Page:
The function room is a well-appointed space in a side wing extension to the original buildings. These extensions have been added symmetrically, maintaining the overall grace of the original exterior, enhanced by the operator with planting at first floor. The creative confidence of the ground floor with the sharp lighting and sense of pattern is not repeated on the bedroom floors. Whilst the bedrooms themselves are competently handled, the corridors lack panache. This may be a result of a decision to focus the budget on the areas that are most guest facing, a sensible decision if the budget is tight.
Bedroom size varies widely and the dramatic lighting that is the strength of the public areas is missing, noticeably so in the larger rooms. The bedroom lighting is adequate but task lights are over the mirror at the desk and bedhead lights echo those of the 1980’s, despite the reading light additions. Bathrooms have been refurbished well, but again, reusing the existing layouts has not enabled the best results to be achieved, all of which is disappointing after the public areas on the ground floor.
Leaving aside service this is a hotel that is capable, with a little push, of lifting itself up into a four star bracket. It may be that the market in Hull does not support that. Although the station has been beautifully restored there is a lack of civic pride evident in the overflowing litterbins at its entrance (it’s all about attention to detail isn’t it?). The hotel building is representative of the many surviving fine buildings in Hull which is still a busy town with major manufacturing and importing businesses. There is plenty of potential here to develop an already strong tourist industry. The town is where William Wilberforce was born and lived, home to aviation pioneer Amy Johnson, and although it now admittedly has John Prescott to cope with, the Ferens Art Gallery is a gem, and the aquarium called the Deep is a brilliant addition to the busy dock area.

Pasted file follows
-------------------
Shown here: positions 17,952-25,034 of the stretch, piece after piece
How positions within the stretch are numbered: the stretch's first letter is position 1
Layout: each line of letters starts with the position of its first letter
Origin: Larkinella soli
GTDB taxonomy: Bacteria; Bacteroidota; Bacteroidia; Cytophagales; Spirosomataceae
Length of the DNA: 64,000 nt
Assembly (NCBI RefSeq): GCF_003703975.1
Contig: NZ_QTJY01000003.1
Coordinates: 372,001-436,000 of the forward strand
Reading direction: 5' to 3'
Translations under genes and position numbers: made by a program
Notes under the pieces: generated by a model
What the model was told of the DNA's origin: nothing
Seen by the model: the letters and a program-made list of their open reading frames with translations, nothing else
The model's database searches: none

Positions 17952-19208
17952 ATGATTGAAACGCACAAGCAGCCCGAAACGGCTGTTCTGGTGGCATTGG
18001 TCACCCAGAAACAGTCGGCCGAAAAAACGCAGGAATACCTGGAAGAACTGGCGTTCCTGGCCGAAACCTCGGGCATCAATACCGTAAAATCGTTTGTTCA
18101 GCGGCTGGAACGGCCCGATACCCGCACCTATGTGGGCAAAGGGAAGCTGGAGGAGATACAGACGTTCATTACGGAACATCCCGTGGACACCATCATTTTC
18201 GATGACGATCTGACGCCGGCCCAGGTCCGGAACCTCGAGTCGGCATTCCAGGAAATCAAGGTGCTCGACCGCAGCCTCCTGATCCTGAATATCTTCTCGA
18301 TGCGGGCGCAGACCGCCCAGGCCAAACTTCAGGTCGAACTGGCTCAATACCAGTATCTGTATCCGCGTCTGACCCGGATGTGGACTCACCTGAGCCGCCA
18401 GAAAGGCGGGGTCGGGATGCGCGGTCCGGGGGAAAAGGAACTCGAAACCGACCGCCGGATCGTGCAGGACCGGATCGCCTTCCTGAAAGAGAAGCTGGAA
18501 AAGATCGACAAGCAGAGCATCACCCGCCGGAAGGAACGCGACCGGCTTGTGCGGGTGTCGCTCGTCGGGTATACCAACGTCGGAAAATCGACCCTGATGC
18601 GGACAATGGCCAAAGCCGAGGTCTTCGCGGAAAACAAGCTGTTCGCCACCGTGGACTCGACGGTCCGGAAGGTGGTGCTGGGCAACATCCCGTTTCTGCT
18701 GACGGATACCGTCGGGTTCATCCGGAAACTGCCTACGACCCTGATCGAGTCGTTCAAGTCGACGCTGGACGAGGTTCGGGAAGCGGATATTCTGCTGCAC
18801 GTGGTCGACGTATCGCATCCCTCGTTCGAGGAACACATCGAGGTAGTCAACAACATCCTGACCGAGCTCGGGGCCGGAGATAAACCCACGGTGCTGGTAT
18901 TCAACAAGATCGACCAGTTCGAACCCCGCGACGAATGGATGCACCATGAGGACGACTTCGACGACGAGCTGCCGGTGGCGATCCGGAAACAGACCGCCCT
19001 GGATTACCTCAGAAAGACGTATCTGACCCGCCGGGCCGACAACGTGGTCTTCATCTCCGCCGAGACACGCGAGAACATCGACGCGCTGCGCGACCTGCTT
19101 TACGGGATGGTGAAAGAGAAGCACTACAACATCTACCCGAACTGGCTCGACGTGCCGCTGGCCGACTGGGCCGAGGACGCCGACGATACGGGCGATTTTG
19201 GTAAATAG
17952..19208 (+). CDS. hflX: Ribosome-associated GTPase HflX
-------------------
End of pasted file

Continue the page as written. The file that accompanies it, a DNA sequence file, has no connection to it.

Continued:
The refurbishment of the Royal and the railway station hints at what could be. Parts of the refurbishment justify the label ’boutique’ for an hotel that sees itself still as a three star. A little push operationally could take this to new levels where a rethink of the bedrooms could achieve a standard that would stand alongside the Queens in Leeds and London’s Andaz in the pantheon of well-restored railway hotels in the UK.
Written after a visit in June 2010. Words and images ©Patrick Goff.
Restaurant — Jaymar Interiors
Lobby/Reception Design — Hunter Patel Creative Group
Bedrooms — Ramparts Interior Contracts